Oh the Horror!

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I was walking to work the other day and passed a tow-truck on the street. There was a sticker on the truck that said ‘Danger, Pinch Point’. I suspect most people would pass by without noticing the sticker. But the way my mind works, because of the various influences in my life, inspiration hit. I immediately went to “what if a serial killer used that for …” I’ll spare you the details but you get the idea. The rest of my walk to work was very entertaining.

When I was a kid my dad worked a lot, we didn’t really see him loads, he was either at work or recovering from being at work (he worked long hours as a railway engineer and also had a part-time job as a carpet layer). But Sunday afternoons were MY time with him. We would get comfy in the living room, snacks and drinks to hand, and turn on ‘Sci Fi Theatre’ on channel 29, Buffalo. I still remember the giant cheesy blinking eye that filled the screen as the titles ran. They showed a horror movie every Sunday and in this way, sitting with my dad, I was introduced to the Mummy, Dracula, Frankenstein’s monster, the Creature from the Black Lagoon, not to mention Godzilla and all his friends. Oops, her friends. All the classics.

So when I started to read novels, it was a natural for me to pick up horror stories. A friend at summer camp read Stephen King to us after lights out, in the dark with flashlights we huddled beneath our sheets as she read ‘The Bogeyman’. Still a freakin’ scary story. Next to King on my shelf were others, John Saul, Frank DeFelitta, James Herbert, Peter Straub. The list goes on. (My mum put her foot down when she discovered me, aged 12, reading my aunt’s copy of The Exorcist. She put it on a higher shelf and told me not to touch it. I waited until she left the room, then got a chair, grabbed the book and finished it in secret over successive visits to my aunt’s house).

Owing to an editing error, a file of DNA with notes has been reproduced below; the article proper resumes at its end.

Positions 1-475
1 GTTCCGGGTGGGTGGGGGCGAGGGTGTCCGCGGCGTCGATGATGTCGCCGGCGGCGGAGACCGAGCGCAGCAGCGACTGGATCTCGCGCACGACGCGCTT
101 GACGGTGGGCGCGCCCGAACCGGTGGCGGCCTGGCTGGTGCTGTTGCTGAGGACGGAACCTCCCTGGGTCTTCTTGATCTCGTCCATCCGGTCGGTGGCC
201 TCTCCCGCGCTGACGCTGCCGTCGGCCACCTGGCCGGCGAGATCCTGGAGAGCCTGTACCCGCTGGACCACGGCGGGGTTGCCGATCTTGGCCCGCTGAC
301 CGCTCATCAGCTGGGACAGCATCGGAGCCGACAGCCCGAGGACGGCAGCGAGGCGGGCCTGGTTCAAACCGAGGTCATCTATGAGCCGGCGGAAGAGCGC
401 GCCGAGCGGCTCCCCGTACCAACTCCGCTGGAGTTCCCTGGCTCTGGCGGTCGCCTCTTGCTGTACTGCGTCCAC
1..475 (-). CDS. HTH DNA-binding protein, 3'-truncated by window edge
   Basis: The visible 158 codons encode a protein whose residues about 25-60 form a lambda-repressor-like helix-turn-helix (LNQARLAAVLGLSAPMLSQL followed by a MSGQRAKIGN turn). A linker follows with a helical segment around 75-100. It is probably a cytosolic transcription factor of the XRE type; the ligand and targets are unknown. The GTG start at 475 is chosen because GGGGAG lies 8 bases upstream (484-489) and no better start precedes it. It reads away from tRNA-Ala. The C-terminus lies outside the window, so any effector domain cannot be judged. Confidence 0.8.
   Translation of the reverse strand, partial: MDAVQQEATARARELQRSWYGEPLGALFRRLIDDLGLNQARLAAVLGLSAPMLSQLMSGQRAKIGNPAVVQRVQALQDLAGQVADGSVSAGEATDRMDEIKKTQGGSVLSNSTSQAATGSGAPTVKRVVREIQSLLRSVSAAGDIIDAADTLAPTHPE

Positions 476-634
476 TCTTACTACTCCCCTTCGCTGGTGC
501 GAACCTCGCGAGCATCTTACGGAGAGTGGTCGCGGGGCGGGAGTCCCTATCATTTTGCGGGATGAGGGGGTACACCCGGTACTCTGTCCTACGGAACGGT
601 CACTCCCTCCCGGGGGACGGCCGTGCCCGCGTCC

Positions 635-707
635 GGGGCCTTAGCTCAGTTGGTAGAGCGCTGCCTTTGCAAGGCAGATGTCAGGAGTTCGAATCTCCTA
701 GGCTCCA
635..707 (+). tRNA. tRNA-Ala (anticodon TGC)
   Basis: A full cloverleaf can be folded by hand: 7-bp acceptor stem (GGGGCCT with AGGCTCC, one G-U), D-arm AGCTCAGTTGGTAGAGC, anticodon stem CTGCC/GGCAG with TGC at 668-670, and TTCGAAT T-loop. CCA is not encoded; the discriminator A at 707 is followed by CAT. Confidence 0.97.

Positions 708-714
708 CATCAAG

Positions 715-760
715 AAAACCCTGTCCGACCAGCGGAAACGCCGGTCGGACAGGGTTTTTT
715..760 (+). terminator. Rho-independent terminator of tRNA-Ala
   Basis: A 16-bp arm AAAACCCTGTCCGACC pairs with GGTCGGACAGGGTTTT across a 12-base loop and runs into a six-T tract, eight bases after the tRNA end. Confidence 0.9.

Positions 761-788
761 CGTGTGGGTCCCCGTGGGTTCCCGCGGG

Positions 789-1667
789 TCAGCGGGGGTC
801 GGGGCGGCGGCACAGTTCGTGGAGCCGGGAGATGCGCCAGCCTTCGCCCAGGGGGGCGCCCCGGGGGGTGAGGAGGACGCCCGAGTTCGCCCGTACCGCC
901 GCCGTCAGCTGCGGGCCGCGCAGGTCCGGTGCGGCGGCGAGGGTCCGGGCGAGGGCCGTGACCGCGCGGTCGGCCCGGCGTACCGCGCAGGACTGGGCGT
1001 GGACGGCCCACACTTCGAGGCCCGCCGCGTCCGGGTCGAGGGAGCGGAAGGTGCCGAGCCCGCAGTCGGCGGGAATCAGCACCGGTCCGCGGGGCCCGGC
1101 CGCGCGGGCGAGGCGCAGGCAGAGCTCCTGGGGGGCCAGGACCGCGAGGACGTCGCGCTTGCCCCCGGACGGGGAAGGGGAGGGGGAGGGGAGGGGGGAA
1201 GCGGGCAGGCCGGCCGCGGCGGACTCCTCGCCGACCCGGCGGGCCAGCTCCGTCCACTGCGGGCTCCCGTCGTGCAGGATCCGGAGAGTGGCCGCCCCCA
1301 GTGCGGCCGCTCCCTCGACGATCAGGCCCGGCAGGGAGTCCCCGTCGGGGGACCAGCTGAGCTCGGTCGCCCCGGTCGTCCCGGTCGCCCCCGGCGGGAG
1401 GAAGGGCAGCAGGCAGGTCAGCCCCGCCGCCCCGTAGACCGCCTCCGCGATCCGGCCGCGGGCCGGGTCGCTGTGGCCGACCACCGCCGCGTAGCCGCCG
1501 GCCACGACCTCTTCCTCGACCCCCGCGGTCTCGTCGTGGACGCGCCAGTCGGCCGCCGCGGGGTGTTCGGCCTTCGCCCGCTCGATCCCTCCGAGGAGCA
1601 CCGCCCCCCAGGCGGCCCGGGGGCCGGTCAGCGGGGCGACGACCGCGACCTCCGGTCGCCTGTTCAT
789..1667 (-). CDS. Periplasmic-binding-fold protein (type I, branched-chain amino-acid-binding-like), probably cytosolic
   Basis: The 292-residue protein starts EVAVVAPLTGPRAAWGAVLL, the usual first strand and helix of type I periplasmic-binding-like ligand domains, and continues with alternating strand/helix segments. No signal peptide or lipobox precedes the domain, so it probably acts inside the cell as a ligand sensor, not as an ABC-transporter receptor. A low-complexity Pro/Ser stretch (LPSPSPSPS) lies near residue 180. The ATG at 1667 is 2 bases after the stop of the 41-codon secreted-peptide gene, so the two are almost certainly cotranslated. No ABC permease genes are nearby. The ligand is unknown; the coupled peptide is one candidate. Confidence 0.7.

(This is a bit morbid, but I’m a diabetic, have been since aged six (for those interested, that’s Type 1) and blood plays a large part in my life. Blood tests, blood sugar, I have to make my finger bleed at least four or five times per day to test my sugars. I see blood on a daily basis. I wonder if this somehow affected my young brain and led me to horror, or whether it’s just a happy (?) coincidence.)

It was also natural to me, when I wrote writing exercises at school, to write horror. I wrote a short story in grade eight about a kid who follows a supposed ‘witch’ in the town and ends up with his legs cut off, left bleeding on the floor of an old wooden shack to die. I never found out what grade I got on that one, it was never returned to me. I still wonder about that.

Me and Max
(This was done by my friend Robyn, and it’s apparently how our friends see hubby and me. Except for the boobs that defy gravity it’s a remarkable likeness. When my basement is done, we’re going to recreate the drawing in real life, altho’ where I’ll get a dress like that is still a mystery.)